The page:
Taxis: The New Frontier of Sustainable Transportation
Each city deals with its own unique challenges of regulating taxis. Taxis in Tokyo. Photo by Altus.

Each city deals with its own unique challenges of regulating taxis, as seen here in Tokyo. Photo by Altus.

New York City Mayor Michael Bloomberg is vowing to promote the use of electric and energy efficient taxi cabs globally and in New York, a city known for its gas guzzling Crown Victoria cabs. Bloomberg was elected chair of the C40 cities climate leadership group, a collection of 40 large cities, founded in 2005, with the aim of reducing global carbon emissions. Collectively the group represents one twelfth of the world’s population.

Nineteen of the C40 cities where statistics are available are home to more than 20 million cars, and “25 member city governments represented in the coalition have oversight of taxi fleets controlling more than 1 million cabs.” As Bloomberg said of the initiative, “Think of that — a million-plus autos, the most iconic vehicles in our downtowns, that we can start to work together to make more efficient and less polluting.” Bloomberg suggested that the taxi industry could promote the use of cleaner car designs. (He is also committed to improving global road safety through sustainable transport, as part of a worldwide partnership with six organizations, including EMBARQ, the producer of this blog.)

Regulating a Notoriously Informal Industry

In New York City, the Taxi and Limousine Commission, a nine-person commission of mostly unpaid representatives and a staff of approximately 400 employees in various divisions and bureaus, regulates 50,000 vehicles, many of which are the city’s medallion taxicabs. In another change that could push sustainable and carbon-reducing taxi cabs, Ford Motor Co. will discontinue production of its Crown Victoria cab, an opportunity for the city to eventually replace its older fleet with designs like the Taxi of Tomorrow, a cab that would be greener, more fuel- and space-efficient, and wheelchair accessible. The city has also been pushing for taxi sharing, an initiative where a cab drives two or three riders for a set fare of a few dollars between certain pick-up and drop-off points.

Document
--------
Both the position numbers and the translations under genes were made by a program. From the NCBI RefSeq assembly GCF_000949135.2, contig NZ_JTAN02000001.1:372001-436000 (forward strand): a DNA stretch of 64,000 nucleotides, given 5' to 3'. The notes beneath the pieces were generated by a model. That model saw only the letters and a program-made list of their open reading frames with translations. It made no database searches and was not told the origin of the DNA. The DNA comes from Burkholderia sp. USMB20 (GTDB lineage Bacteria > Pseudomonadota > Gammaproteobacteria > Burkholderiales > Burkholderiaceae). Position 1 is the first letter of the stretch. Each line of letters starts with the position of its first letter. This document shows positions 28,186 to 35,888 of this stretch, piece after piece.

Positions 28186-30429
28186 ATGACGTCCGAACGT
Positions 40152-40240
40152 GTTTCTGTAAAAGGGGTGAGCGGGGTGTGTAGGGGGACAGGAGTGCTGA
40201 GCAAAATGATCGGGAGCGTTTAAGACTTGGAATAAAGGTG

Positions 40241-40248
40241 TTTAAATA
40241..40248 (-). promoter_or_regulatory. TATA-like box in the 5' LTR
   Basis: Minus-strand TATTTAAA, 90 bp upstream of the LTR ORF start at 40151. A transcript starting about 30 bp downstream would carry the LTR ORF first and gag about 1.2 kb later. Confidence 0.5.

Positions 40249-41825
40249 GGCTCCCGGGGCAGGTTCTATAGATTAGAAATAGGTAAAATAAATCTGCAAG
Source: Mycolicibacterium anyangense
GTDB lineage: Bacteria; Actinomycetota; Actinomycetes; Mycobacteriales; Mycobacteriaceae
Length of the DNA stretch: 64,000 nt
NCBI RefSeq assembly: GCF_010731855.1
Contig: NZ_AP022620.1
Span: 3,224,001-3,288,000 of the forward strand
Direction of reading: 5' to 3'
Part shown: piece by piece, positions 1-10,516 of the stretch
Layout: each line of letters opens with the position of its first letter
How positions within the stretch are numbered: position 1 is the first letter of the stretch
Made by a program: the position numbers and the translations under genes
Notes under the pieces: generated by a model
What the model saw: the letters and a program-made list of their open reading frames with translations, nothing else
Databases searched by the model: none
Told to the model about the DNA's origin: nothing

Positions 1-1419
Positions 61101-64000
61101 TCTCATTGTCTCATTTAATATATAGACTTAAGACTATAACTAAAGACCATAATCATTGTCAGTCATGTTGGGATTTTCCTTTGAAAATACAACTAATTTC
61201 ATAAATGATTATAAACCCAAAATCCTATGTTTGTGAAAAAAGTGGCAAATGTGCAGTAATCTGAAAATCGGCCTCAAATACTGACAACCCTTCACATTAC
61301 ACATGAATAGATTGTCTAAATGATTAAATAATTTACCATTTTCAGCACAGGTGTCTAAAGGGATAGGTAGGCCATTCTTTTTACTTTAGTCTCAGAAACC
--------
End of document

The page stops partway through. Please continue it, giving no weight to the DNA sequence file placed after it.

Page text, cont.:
Istanbul, Turkey began working to regulate its many unregistered and registered cabs by tracking the cabs through a GPS system that will relay a customer’s call to the nearest taxi, improving efficiency by reducing the need for taxis to drive around searching for customers. Recently, fares also increased by 14 percent, which may further change cab usage.

In India, we’ve written about a campaign to push for more regulations and formality in the auto rickshaw sector, particularly in Mumbai. Yesterday, the Hindustan Times reported that in Delhi, auto rickshaw drivers must convert their driver’s licenses into smartcards that track and document driver details and offenses in an attempt to “rein in these three-wheelers… notorious for fleecing, overcharging, and refusing service.” Drivers now have 45 days to make the conversion or they will be suspended from providing service. The suspension will impact more than 10,000 drivers. Delhi has also been looking for ways of making auto rickshaws more sustainable, even considering banning them all together.

Singapore is home to 25,000 cabs highly regulated by the Land Transport Authority. To reduce greenhouse gas emissions, a bell chimes when a certain speed in the taxi is exceeded, causing the driver to (hopefully) slow down — and save fuel.

In South Africa, the plan is also to fine-tune the taxi industry, which accounts for 65 percent of public transportation use in the country, to improve enforcement, safety and monitoring.

All of these initiatives are highly varied and seem largely dependent on the reach and role of city governments. It would do many cities well to look at best practices and increase regulations on the taxi industry both as a benefit for the customer, environment and overall city quality of life.

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